Both Parish Councils met during the month and the usual business was conducted including commenting on planning applications, maintenance of the Church Burial Ground, sites for Affordable Housing and progress towards the erection of a MUGA (multi-use games area) in conjunction with Sibford School. It is hoped that this would be the first part of a scheme to provide a recreational area for older/teenage children in the villages not served by the play area in Cotswold Close.
The school year came to an end and the Primary School children had taster sessions in the new classes into which they would be going in September. If they were moving to the Warriner School for their Secondary education they joined with other schoolchildren from the nine feeder Primary Schools to enjoy a period of transition to familiarise them with their new class mates and much bigger surroundings in Bloxham. Presentations were made to staff leaving, a service was held for those children leaving school and, following a project on World War II, the Year 3 children held a VE Day Party complete with red, white and blue bunting and food prepared using recipes from the 1940’s.
The Cricket Club enjoyed a month of mixed fortunes with only one win recorded during July and, with the team augmented by village students returning home from University, it is hoped that the team will return to winning ways. Village youngsters who aspire to become the sportsmen and women of the future were offered free weekly sports sessions on Wednesday evenings on the playing field behind the Village Hall. All kinds of activities and games were offered by Cherwell District Council during the school summer holiday break. We were fortunate to retain this series of ‘Youth Activator’ sessions in light of the many cuts in services at local and county level outlined by the councils as a result of reduced central government funding. Sibford School also published a timetable when their excellent swimming pool would be open for extended public sessions throughout July and August – so plenty of opportunities to keep fit and healthy and enjoy sport with friends or family during the summer break.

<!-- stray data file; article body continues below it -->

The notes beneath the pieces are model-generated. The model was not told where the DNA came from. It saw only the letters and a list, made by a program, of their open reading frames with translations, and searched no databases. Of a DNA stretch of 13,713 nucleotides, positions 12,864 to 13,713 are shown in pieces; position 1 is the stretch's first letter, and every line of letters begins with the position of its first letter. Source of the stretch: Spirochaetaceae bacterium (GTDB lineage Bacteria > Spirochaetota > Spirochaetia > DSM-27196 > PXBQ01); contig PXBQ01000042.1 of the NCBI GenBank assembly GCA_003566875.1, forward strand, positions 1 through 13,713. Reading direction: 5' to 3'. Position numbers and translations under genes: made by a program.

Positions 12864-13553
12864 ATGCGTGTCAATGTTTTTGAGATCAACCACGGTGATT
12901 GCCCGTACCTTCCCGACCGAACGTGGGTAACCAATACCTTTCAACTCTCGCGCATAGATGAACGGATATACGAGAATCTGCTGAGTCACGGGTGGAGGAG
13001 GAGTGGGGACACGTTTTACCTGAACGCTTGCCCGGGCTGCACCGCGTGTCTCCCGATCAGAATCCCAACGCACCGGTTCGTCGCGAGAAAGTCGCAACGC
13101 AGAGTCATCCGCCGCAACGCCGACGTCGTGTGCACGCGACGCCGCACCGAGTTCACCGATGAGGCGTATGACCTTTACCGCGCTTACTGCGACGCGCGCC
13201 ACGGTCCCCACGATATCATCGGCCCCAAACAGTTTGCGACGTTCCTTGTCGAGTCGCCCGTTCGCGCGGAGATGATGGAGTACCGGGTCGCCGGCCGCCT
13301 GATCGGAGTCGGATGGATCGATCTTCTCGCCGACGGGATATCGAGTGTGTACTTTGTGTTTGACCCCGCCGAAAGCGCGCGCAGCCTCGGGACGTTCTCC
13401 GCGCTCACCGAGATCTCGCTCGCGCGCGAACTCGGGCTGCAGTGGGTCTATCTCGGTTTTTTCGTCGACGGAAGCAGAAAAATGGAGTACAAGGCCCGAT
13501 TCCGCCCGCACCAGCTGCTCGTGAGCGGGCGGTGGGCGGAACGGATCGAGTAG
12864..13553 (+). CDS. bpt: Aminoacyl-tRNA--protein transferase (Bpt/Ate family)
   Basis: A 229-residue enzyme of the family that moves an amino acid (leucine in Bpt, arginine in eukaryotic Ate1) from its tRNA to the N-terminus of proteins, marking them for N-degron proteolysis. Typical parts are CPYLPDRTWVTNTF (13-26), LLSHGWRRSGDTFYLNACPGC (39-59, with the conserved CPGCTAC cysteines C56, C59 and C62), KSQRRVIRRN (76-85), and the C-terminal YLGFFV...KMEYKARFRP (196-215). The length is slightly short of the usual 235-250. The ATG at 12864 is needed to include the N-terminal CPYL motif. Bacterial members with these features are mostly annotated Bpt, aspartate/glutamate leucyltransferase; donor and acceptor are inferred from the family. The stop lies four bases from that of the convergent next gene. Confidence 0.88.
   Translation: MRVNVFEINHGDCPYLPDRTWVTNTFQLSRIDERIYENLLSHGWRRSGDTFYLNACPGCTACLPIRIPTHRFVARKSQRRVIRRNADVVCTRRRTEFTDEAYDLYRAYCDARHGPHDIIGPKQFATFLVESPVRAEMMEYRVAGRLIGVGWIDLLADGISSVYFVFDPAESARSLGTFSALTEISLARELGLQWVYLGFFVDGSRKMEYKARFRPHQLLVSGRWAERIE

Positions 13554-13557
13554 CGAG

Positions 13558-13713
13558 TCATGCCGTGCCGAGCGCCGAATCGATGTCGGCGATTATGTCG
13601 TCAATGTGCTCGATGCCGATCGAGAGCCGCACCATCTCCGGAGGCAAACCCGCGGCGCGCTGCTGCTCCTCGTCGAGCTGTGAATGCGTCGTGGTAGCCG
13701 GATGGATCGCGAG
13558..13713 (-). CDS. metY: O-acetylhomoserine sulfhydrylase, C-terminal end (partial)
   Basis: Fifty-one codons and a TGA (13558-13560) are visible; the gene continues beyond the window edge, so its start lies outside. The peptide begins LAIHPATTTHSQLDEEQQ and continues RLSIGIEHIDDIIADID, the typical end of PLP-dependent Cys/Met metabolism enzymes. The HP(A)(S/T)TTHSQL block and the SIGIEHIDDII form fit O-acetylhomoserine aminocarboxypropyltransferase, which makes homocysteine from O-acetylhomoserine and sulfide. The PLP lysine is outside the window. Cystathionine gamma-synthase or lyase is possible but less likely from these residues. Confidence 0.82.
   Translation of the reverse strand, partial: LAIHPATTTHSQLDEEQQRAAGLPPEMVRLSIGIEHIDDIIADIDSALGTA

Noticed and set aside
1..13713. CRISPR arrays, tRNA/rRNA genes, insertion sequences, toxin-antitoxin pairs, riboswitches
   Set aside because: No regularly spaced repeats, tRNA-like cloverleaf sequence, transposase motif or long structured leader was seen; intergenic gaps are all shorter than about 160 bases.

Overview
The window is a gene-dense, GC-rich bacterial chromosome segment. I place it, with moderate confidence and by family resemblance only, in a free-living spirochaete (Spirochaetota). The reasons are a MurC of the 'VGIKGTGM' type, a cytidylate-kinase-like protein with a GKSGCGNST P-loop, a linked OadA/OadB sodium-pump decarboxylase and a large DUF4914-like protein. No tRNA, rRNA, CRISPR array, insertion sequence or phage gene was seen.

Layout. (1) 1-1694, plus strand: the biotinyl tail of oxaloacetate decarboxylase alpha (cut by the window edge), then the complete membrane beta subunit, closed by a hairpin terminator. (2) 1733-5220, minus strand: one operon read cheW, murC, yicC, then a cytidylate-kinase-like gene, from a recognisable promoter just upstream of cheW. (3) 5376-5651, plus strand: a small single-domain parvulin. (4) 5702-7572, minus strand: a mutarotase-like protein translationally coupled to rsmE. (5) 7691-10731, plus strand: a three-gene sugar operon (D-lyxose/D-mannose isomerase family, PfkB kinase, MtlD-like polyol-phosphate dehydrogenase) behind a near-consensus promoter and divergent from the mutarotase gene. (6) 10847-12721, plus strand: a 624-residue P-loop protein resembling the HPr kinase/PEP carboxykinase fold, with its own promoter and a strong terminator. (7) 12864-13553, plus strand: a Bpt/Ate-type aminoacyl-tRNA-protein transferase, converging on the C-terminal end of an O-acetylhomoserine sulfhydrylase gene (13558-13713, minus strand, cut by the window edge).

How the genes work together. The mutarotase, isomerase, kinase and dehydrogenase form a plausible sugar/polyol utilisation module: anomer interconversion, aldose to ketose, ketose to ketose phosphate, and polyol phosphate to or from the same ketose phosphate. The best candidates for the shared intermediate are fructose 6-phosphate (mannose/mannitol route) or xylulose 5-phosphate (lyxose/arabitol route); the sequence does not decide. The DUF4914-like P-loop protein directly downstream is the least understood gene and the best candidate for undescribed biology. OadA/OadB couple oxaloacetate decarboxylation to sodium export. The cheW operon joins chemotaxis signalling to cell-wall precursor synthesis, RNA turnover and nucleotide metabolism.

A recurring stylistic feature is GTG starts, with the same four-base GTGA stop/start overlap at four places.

So, schools are out for the summer, visitors arrived in the village to spend their vacation in our quiet village whilst villagers packed their suitcases and left the village to take their holidays both in the UK and abroad. Most of the village organisations took a summer break and relaxed holiday mode was very much the feeling in the villages at the end of July.